They’d made a new rule in the hospitals: all visitors must have their fingerprints taken before entry. They’d tried to get yours back in grade school, offered to take them for free. You refused. On a fieldtrip to the police station they asked for your prints, but again you declined. For certain jobs they required it, like a flu shot, but you took the ones that settled for a background check instead. Now, though, with the new law passing, they won’t even let you into the waiting room without one. No, not even to see your newborn daughter.
Why not, your wife begs, holding up your baby’s wrinkled foot, blackened like a fire walker’s. They already have hers.
You know it’s true. Know, too, they’ve already chipped her, ID number embedded in her wrist, declaring which vaccines she’d received, and which her Luddite father had refused to allow. She’ll be discriminated against, you know, as if sedition could be caught like an illness. Or else, ran in families.
So you drive to the police station, confident, upright, like a man returning a lost wallet. Inside, you ask the receptionist for the appropriate form, squash your thumb into the swamp of the provided ink pad. You stop just short of pressing down in the indicated box, hesitant to stain the crisp paper. Why not? What do you have to hide? Can they read a criminal record in a print? Can they tell, just by looking at the lines, which ones spell citizen and which scream delinquent? No doubt refusing now will look incriminating, like the thief in the story who refuses to put his hands on the pot, lest the rooster crow.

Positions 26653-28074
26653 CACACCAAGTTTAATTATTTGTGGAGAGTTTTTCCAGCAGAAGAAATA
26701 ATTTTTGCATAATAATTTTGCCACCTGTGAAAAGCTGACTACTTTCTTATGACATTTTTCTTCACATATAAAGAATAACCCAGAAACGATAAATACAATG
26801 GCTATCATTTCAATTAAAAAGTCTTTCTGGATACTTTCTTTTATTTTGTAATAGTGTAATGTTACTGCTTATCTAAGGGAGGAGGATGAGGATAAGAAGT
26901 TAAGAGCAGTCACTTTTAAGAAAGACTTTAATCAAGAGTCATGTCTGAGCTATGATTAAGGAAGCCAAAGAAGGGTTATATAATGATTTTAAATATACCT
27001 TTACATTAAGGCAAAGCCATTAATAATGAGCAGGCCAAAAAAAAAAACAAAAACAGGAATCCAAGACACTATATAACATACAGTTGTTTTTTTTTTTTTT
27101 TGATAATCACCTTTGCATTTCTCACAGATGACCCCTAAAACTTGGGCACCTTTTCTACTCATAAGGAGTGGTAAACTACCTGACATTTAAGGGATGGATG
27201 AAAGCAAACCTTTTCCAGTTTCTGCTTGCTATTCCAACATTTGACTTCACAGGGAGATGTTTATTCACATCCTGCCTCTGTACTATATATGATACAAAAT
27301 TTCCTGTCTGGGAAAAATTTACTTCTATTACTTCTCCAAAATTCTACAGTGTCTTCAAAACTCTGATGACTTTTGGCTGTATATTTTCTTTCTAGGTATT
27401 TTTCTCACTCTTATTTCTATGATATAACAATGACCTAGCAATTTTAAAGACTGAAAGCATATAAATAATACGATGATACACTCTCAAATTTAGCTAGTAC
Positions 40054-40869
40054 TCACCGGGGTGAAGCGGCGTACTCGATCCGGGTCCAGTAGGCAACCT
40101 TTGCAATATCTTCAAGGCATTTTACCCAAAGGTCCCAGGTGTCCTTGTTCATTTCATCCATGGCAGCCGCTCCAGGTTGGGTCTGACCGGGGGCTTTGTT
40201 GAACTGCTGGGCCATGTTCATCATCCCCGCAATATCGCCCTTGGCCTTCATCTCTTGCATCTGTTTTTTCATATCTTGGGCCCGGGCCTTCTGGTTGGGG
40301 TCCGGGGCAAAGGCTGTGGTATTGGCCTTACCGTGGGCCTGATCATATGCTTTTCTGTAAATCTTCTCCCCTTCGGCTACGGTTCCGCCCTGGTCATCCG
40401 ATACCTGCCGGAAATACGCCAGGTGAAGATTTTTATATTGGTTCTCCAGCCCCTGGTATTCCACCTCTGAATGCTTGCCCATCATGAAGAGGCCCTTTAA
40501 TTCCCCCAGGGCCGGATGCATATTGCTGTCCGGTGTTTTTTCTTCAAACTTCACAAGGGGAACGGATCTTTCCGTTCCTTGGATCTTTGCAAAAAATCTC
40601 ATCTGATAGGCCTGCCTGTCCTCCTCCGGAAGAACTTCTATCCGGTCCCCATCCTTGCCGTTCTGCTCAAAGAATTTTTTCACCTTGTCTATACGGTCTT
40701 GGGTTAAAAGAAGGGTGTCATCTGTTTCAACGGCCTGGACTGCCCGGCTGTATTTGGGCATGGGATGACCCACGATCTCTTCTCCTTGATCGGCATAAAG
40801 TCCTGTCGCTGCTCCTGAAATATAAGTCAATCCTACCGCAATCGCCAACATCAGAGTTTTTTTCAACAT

You turn the form in blank, pay the processing fee, and leave. Instead of returning to the hospital, you drive to the bridge and watch the snow flowing clean in the river until it melts. With every passing siren, you turn, waiting for the one sent to track you down. They don’t need prints, really, to accuse, arrest, find you guilty. Clean fingers are enough to convict you.
Deborah Rocheleau is an English major, Chinese minor, and all-around language fanatic. Her writing has been published by Tin House, 100 Word Story, Silver Pen, and Page and Spine, among others. She blogs at deborahrocheleau.wordpress.com.